Is Changing Your Career Worth the Risk?

Everyone has a few bad days and a certain level of frustration in their career, but when is too much too much?

The answer is when it starts consuming you.  When the voice inside your head tells you 20 times a day, “I need a new job!”

I had been working as a Marketing Manager at a Fortune 100 company for two years when the voice started consuming me. First it started telling me, then demanding, and then screaming at me at the top of its lungs, “I need a new job!”  The trouble was that I loved my job role and responsibilities.  The work was challenging, meaningful and just plain fun!  So what was the problem? My manager.  He was a putz.

Secretly in my mind I had nicknamed him Eeyore from Winnie the Pooh.  I tried to block him out and just focus on doing my work but he slowly, methodically began completely sucking the life out of me.  So after two years, 24 loooong months, with the voice pounding in my head getting louder and louder, I reluctantly came to the realization that I needed to change jobs.

But changing jobs is hard.  Incredibly hard.  Every time I thought about switching careers my heart started pounding faster and my forehead started sweating. I was faced with all kinds of fear including fear of change, fear of failure, fear of self-doubt, fear of rejection, fear of the unknown, etc.  I kept thinking, Should I stay in my job where it’s safe and be miserable, or change my career and potentially fail? What if I can’t get another job? What if my new manager is worse than my current manager?

After doing some deep soul searching, and downing about 5 gallons of Ben and Jerry’s Chubby Hubby ice cream, I decided that life is way too short to work for someone who doesn’t appreciate and value me.  And so I began my job search looking for internal jobs.  Within 8 weeks I was interviewed for two job openings and during those interviews I asked questions about the manager’s management style, how they kept their teams motivated, and what were some of their teams’ successes that they were most proud of.  Yes, I actually interviewed the hiring managers.

One of the managers said that his strength was “nurturing his team members to bring out their best.” As he said those words my heart started pounding faster.  I knew I liked this guy.  He offered me the job and it turned out to be one of the best career moves I ever made.  My new manager helped me strengthen my leadership skills, learn new technical skills, and gave me a promotion with a 30% raise.

Is it worth the risk?

I would have never found my new manager if I hand't jumped ship and taken the risk for something better. Yes, there’s risk in any job change. But in today's struggling economy, isn’t there also risk if you stay in a job? Who’s to say you’ll still be employed in your same job tomorrow? Organizations are going bankrupt, companies are downsizing and executives seem to be in a continuous loop of job rotations like they’re playing musical chairs.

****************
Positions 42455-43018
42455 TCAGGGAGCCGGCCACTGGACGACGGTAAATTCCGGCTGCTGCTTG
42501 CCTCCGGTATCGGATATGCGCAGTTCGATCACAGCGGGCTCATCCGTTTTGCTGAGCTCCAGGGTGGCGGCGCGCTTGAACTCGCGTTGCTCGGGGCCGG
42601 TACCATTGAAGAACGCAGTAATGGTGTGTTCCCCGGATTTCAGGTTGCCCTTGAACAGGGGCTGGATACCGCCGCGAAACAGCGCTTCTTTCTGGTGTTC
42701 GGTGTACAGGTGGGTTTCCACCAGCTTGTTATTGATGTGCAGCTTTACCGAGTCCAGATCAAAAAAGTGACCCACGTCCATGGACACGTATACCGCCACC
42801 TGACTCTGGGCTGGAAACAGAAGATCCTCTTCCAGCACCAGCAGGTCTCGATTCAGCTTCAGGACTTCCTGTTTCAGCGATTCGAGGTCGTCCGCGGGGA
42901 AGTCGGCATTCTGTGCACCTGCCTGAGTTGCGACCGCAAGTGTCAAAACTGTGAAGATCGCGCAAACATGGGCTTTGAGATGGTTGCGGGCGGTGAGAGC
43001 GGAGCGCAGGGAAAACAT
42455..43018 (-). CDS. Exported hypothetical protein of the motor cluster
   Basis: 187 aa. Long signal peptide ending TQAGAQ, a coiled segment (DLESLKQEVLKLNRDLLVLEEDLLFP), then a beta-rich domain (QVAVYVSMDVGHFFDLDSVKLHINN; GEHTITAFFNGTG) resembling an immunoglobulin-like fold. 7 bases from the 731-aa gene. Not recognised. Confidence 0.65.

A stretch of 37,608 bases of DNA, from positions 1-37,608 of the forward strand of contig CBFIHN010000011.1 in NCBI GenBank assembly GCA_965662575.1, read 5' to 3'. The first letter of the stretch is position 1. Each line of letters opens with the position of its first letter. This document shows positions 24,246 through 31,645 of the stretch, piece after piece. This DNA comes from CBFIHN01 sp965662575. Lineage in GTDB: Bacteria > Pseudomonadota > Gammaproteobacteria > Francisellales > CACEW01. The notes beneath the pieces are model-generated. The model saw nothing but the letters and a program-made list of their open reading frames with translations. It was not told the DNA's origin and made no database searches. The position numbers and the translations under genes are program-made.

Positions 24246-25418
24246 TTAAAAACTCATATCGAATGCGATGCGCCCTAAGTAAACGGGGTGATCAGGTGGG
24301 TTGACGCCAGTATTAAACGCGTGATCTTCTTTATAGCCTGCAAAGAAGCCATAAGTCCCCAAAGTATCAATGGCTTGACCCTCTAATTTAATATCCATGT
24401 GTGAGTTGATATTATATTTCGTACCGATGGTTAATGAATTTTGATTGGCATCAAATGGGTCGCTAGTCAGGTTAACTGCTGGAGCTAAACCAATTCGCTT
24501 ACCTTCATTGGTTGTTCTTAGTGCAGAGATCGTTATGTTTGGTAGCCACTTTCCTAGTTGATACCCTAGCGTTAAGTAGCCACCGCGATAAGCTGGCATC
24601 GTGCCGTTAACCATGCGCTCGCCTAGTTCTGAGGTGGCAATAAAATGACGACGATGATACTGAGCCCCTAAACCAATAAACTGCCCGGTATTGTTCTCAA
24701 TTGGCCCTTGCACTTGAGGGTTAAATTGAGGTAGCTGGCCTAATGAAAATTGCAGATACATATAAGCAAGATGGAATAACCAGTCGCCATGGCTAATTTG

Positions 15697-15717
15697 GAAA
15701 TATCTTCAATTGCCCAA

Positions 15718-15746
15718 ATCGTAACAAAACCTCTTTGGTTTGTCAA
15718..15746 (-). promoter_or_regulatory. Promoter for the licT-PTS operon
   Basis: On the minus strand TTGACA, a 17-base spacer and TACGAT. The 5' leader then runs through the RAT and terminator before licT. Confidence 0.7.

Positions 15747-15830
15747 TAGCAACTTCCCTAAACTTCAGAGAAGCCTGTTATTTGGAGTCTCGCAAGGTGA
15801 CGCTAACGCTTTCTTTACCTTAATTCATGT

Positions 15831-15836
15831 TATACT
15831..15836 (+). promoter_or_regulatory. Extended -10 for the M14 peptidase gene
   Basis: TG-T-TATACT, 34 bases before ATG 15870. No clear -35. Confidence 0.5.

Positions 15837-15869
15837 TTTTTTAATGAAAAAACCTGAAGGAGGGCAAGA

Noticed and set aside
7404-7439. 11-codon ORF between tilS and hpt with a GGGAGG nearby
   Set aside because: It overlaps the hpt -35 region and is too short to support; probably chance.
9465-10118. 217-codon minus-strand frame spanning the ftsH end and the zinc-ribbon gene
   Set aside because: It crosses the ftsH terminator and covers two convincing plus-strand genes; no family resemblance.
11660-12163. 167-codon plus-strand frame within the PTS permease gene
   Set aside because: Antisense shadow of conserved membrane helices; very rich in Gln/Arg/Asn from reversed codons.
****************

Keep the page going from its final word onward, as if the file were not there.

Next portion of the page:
Bottom line: if you feel like you’re stuck in a bad job with questionable job security – then why stay? 

Ask yourself – Why does the risk of staying in a frustrating job outweigh the risk of trying for something better…?


Sherri Thomas is a Career Strategist, international speaker and best-selling author of “The Bounce Back” and “Career Smart – 5 Steps to a Powerful Personal Brand. “ Get more tips and strategies on how you can bounce back from a layoff, re-org, bad manager or other career threatening setback in my new book, “The Bounce Back” now available on AMAZON and BARNES & NOBLE.  You can download the three FREE chapters of THE BOUNCE BACK at


Are you living a “small” career?



Nothing is worse than living in a small world in your career.  Doing boring work where you feel under-utilized, under-challenged and under-valued in your job.

I’ve found myself there a couple of times during my own career and I’ve learned that you if you truly want to have a career that excites you, then you have to step up, take ownership and look for ways to expand your skillset, your scope and your leadership abilities.


That’s what I admire about Vid Vidysagara’s story.

In my new book, The Bounce Back, he reveals how his career had once flatlined as a Project Manager and how he took control to move into a management position with more visibility, influence and leadership responsibilities.

Here’s an excerpt from Vid’s story…

“I was in a rut. I was a project manager working for a technology company, and had 6 years of successful performance reviews. But I was working long days and felt pigeonholed as an expert in a particular area with no opportunity for growth.

Then, one day I noticed that a project owned by a senior leader urgently needed resources. This project had been shunned by many others, due to the tough goal set and the unattractive nature of hard work required. Despite being overstretched, I volunteered. I just wanted the chance of doing something different and working with a senior leader of the company.

Although my day now was stretched even longer, I found that this volunteer opportunity brought some excitement and differentiation to my otherwise boring routine. By definition, a “project” has a start and end date, so I knew the situation would be temporary and was determined to make the best of my investment. A few months into the project, there were some personnel changes that were made and I was given a terrific opportunity to become the project leader.

After the project was successfully completed, I volunteered for several more high profile projects. By increasing my visibility, network and reputation with Sr. leaders, I have been given numerous opportunities to branch out into other challenging areas and grow in my career in management.”